The Giants have reached an agreement with free agent Angel Pagan, pending a physical. (Nhat V. Meyer/Mercury News)
The Giants have reached an agreement with free agent Angel Pagan, pending a physical. (Nhat V. Meyer/Mercury News) ( Nhat V. Meyer )

NASHVILLE, Tenn. -- The Giants had two items on their winter meetings checklist, and less than 24 hours after they checked into the Gaylord Opryland Resort, that list was cut in half. The team reached a four-year deal with center fielder Angel Pagan on Monday, pending a physical that will be taken later this week.

The deal is worth $40 million and solidifies the top of the lineup for a Giants team that returns the vast majority of the 2012 World Series championship roster.

"It's a great feeling to have him back," manager Bruce Bochy said. "He's a great fit for us. That's a pretty big need when you need a center fielder and a leadoff hitter, and this took care of both."

In his first experience with free agency, Pagan, 31, tested the market for more than a month after the World Series parade before ultimately returning to San Francisco. The Giants had hoped to bring him back on a three-year deal, but when other teams got heavily involved in the bidding, the Giants ponied up for a player who was their No. 1 choice in a deep field of free-agent outfielders.

"The fact that he plays such a key role at the top of the order and in the middle (of the diamond) was a huge motivator," Giants vice president of baseball operations Bobby Evans said.


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Evans said the Giants didn't pursue "big-ticket items" such as Josh Hamilton and Michael Bourn, instead placing the vast majority of their focus on Pagan and second baseman Marco Scutaro, also a free agent. The Giants continue to negotiate with Scutaro's side and are hopeful that they can bring back the player who so successfully hit right behind Pagan in the order.

Scutaro, 37, is likely looking at his last big league deal, and his market expanded Monday when the New York Yankees announced that third baseman Alex Rodriguez would miss four to six months with a hip injury.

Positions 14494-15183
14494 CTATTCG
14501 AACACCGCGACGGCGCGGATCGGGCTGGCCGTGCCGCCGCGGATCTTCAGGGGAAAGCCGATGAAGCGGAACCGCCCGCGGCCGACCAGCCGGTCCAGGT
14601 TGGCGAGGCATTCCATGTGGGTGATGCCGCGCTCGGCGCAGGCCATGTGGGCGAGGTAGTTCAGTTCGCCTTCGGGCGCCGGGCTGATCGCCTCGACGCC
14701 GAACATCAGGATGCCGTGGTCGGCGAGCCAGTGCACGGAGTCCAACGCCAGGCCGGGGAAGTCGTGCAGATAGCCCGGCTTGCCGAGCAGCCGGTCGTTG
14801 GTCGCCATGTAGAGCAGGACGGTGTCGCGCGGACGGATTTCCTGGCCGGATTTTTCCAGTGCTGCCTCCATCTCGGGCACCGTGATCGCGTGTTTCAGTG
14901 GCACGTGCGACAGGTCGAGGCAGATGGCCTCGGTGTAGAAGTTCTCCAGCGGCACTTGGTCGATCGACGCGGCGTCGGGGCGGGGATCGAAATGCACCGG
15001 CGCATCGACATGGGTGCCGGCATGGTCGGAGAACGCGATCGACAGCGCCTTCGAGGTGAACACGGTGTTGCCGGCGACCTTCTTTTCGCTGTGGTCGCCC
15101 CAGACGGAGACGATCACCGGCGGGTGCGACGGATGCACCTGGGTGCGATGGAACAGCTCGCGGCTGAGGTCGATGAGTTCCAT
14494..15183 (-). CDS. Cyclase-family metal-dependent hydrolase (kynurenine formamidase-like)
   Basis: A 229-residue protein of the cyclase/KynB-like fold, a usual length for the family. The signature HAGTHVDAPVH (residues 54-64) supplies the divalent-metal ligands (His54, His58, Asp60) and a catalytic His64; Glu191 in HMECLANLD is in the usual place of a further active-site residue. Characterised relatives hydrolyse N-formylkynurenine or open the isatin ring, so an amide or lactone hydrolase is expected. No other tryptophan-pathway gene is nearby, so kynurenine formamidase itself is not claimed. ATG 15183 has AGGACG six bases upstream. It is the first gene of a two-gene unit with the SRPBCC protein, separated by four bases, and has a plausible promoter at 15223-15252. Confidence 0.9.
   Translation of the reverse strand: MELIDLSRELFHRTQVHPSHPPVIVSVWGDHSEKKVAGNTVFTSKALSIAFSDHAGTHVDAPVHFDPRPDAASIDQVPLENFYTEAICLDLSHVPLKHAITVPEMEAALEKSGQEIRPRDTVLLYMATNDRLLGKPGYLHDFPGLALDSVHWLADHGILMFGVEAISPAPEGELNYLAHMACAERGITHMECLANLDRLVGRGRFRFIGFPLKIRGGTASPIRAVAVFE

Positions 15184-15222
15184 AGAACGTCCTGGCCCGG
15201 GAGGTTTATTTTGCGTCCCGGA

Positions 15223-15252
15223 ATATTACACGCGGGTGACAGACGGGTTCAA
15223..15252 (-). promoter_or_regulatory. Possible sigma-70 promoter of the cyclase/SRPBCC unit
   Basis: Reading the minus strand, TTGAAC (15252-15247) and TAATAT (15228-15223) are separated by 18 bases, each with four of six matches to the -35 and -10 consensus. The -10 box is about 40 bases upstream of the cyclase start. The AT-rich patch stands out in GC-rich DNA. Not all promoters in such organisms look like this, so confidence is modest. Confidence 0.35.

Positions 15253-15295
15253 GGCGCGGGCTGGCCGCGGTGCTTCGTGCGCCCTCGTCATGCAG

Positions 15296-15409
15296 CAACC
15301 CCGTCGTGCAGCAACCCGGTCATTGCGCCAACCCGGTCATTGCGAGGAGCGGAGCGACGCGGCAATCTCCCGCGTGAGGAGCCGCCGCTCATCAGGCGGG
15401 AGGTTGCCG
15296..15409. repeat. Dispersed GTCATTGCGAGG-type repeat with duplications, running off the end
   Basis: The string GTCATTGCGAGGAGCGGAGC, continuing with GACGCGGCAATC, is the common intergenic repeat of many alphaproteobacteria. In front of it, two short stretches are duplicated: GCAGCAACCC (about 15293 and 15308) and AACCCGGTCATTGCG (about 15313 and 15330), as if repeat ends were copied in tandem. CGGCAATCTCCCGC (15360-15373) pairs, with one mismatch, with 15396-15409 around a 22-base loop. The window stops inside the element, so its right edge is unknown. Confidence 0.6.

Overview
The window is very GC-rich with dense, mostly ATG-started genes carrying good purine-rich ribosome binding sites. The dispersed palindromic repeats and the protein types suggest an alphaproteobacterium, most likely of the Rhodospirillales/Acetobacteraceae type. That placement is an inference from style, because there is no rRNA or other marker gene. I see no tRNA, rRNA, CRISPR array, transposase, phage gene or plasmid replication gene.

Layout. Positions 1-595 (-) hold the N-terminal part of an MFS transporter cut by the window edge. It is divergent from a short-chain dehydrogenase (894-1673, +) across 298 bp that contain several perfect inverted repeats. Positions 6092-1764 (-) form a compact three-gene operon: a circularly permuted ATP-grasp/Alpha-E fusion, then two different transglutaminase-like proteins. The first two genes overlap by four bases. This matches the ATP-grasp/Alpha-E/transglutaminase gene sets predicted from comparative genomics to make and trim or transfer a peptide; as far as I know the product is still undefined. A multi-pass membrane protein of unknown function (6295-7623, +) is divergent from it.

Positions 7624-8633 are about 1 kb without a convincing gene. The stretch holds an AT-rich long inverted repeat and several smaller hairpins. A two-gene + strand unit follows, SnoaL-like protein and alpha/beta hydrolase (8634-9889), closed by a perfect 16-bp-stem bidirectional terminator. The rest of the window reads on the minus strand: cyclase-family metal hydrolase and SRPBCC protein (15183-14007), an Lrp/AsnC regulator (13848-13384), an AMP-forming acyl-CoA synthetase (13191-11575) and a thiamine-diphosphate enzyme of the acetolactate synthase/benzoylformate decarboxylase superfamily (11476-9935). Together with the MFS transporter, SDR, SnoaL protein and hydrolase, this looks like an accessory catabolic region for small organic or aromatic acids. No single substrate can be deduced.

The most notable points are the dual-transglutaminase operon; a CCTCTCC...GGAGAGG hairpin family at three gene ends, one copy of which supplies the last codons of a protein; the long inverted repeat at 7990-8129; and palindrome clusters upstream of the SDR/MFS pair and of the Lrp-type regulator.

"In (Scutaro), you have the ability to play second, third and even shortstop," Evans said. "That gives him an additional market. Any time you have a year like he had, it's going to make clubs look long and hard."

With Pagan locked up, Scutaro's return has become the No. 1 priority for the Giants, who believe their internal second base options need more minor league seasoning. The team also isn't enthralled with the rest of the infield free-agent market.

The Giants will take more time to sort out the other items on their to-do list. Gregor Blanco is the current starter in left field, but Evans said the club would like to find a right-handed platoon partner for Blanco and add depth in the outfield. Francisco Peguero will get an opportunity to compete for a spot in spring training, and the Giants will give a long look to top prospect Gary Brown, once thought of as the future center fielder.

Brown had an up-and-down season in Double-A, but the Giants are optimistic that he eventually can break through despite the presence of Pagan.

"It's a good problem to have," Evans said. "I think Gary will put himself in the big leagues at the right time."

The timing ended up being perfect for Pagan, who hit .288 with 95 runs, 29 stolen bases and 15 triples in his walk year. Pagan hit just .188 in the postseason but had leadoff homers in two Giants playoff victories and made a memorable sliding catch to help preserve a Game 5 win over the Cincinnati Reds in the National League Division Series.

Because the deal is not official until after the physical, Pagan was not immediately available for comment. But on Twitter, his wife, Windy, thanked Giants fans for believing in her husband and posted a photo of the happy couple celebrating with a bottle of champagne.

The offseason hasn't been quite as festive for Brian Wilson, who was non-tendered Friday after failing to reach an agreement with the Giants. Evans said they haven't ruled out bringing Wilson back, and Bochy intended to call his former closer to smooth things over after the two sides failed to see eye-to-eye during negotiations.

"Sometimes things don't go as smoothly as you would like, but you don't forget the contribution he made to the Giants," Bochy said. "It's just part of the business."

Pagan saw the other side of the business over the past month, and ultimately found common ground with the Giants on a deal that left both sides happy.

"He's pumped and excited," Bochy said. "I'm very excited about having him back and leading off and playing center field."

For more on the Giants, see Alex Pavlovic's Giants Extra blog at blogs.mercurynews.com/Giants. Follow him on Twitter at twitter.com/AlexPavlovic.